Category Archives: Frittatas

Zucchini and tomato frittata

Zucchini and tomato frittata

This is an attractive frittata. But the tomatoes weren’t put on the top for appearance. It was done for flavor. Let me explain.

I started out wanting to make a frittata with zucchini. Zucchini is a mild vegetable, so I needed something to complement it. Tomatoes seemed the obvious choice–think ratatouille. But I though if I cut up the tomatoes and mixed them in the frittata, they would overwhelm the zucchini. Also, given the nature of a frittata, only so much can be mixed in, so including the tomatoes would reduce the amount of zucchini, further limiting the zucchini flavor. That’s when I had the idea of slicing the tomatoes thinly and using them to cover the top. The zucchini could be the star in the body of the frittata, to be complemented by the tomatoes on the top.

If you’ve looked at any of my other frittata recipies, you have seen that I like to finish the cooking of the frittata under the broiler. I made an exception for this one, baking it in the oven instead, because I didn’t want to brown the tomatoes.

Zucchini and tomato frittata

1 cup zucchini cut into matchsticks, about 3/16-inch (1 good-sized zucchini)
1 tablespoon shallot, chopped
olive oil
1/4 cup Parmesan cheese, grated or finely shredded
2–3 Roma tomatoes, sliced very thin, enough to cover the frittata
salt
fresh ground pepper

3 eggs

Preheat the oven to 400 degrees Fahrenheit.

Cook the shallot in olive oil about 2 minutes over low heat until it starts to get soft. Add the zucchini and a bit of salt and pepper. Cook for another 2 to 3 minutes until the zucchini just starts to soften. Don’t overcook, and remember that it will cook some more in the frittata.

Put the eggs into a good-sized mixing bowl and beat just to mix them up. If needed, add a bit more oil to the pan and let it get hot. Add a small amount of egg mixture to the pan to set the bottom of the frittata to prevent sticking. Turn the heat down to medium low. Mix the zucchini and shallots and the Parmesan into the eggs and pour the mixture into the pan. Place the tomato slices on top, covering the frittata. Sprinkle a little more salt and pepper on the tomatoes. Cook this for about 5 minutes to set the bottom and sides.

Put the frittata in the oven. Bake for 10 to 12 minutes, until the egg next to the tomatoes just starts to brown.

Remove from the oven, loosen up the sides with a spatula if necessary, and slide the frittata out onto the serving plate.

Greek frittata

Greek frittata

The feta cheese and Kalamata olives make this a Greek frittata.

This is a recipe where you can vary the flavor profile by varying the amounts of the ingredients. Add more feta cheese to make that more dominant. Or reduce the number of Kalamata olives to lower their presence in the frittata. (I would recommend these directions for making modifications.)

Greek frittata

1 cup coarsely chopped spinach
1/4 cup feta cheese plus more for the top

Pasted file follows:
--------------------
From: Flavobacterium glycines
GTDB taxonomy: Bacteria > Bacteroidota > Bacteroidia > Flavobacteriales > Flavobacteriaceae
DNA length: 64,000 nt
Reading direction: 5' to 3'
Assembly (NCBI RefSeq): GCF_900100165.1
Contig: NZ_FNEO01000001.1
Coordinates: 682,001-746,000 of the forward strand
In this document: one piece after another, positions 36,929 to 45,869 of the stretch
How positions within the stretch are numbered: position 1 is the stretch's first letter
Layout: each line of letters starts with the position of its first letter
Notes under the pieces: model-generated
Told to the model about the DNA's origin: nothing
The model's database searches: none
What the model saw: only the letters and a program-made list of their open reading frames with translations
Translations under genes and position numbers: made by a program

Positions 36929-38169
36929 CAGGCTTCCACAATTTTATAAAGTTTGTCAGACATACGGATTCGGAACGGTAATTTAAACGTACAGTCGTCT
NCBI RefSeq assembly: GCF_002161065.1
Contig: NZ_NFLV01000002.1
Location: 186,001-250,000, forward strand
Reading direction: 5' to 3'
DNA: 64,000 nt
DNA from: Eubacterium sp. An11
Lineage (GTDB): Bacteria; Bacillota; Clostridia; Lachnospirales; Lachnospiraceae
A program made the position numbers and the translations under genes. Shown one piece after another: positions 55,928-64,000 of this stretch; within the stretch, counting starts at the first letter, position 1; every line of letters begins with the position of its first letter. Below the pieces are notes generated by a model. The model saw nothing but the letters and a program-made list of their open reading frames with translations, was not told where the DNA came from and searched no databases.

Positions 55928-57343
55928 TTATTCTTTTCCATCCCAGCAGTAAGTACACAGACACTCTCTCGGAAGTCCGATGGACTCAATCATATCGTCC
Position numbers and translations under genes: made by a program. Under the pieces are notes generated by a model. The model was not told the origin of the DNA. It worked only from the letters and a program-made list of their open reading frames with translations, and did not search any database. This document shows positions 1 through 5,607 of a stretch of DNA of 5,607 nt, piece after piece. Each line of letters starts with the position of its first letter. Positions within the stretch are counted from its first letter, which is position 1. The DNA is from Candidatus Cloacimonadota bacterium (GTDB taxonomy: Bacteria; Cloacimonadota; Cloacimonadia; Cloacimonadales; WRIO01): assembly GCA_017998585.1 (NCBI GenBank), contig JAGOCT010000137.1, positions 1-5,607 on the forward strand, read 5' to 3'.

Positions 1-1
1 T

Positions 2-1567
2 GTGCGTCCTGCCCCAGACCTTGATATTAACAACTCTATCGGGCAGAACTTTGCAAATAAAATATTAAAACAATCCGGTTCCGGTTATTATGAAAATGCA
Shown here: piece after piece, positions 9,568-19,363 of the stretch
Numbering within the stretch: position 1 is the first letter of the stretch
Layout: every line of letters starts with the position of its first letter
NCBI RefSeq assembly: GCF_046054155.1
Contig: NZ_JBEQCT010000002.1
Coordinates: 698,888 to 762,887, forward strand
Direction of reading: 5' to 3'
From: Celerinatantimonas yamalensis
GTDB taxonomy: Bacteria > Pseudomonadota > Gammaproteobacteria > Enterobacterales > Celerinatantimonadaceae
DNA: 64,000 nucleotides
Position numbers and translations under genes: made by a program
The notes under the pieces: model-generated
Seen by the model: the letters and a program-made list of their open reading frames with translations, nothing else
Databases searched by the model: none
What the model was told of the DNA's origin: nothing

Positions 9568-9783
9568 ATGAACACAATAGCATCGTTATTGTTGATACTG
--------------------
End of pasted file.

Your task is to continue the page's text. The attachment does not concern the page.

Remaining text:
8 Kalamata olives, cut into quarters lengthwise

3 eggs
olive oil

Put the eggs into a good-sized mixing bowl and beat just to mix them up. Add a bit of oil to the pan and let it get hot. Add a small amount of the eggs to the pan to set the bottom of the frittata to prevent sticking. Turn the heat down to medium low. Mix the spinach, cheese, and olives into the eggs. Pour the mixture into the pan. Cook this for about 5 minutes to set the bottom and sides.

Preheat the broiler. When the 5 minutes cooking on the stove are up, sprinkle on additional feta cheese and place the pan under the broiler, about 6 to 7 inches below. Cook until the top is set and just starts to brown. This is about 1–1/2 to 2 minutes for me, but watch closely.

Remove from the broiler, loosen up the sides with a spatula if necessary, and slide the frittata out onto the serving plate.

Cauliflower and cheddar frittata

Cauliflower and cheddar frittata

It is quite common to see cauliflower served with a cheese sauce. So a cauliflower and cheese frittata was an obvious choice. This is, of course, very similar to the broccoli and cheddar frittata made earlier.

A few comments: Remember to make the cauliflower pieces sufficiently small to work in the frittata. The 2 minutes of cooking seems to be about right–you want the cauliflower cooked but still firm. Finally, I included more cheese in this than in my other frittatas with cheese. I wanted this one to be really cheesy.

Cauliflower and cheddar frittata

1 heaping cup small cauliflower florets, 3/4-inch or less
1 cup shredded sharp cheddar cheese plus a little more for the top

3 eggs
oil

Drop cauliflower florets in boiling water. Cook for 2 minutes. Drain.

Put the eggs into a good-sized mixing bowl and beat just to mix them up. Add a bit of oil to the pan and let it get hot. Add a small amount of egg mixture to the pan to set the bottom of the frittata to prevent sticking. Turn the heat down to medium low. Mix the cauliflower and cheddar into the eggs and pour the mixture into the pan. Cook this for about 5 minutes to set the bottom and sides.

Preheat the broiler. When the 5 minutes cooking on the stove are up, sprinkle on some additional cheese and place the pan under the broiler, about 6 to 7 inches below. Cook until the top is set and just starts to brown. This is about 1–1/2 to 2 minutes for me, but watch closely.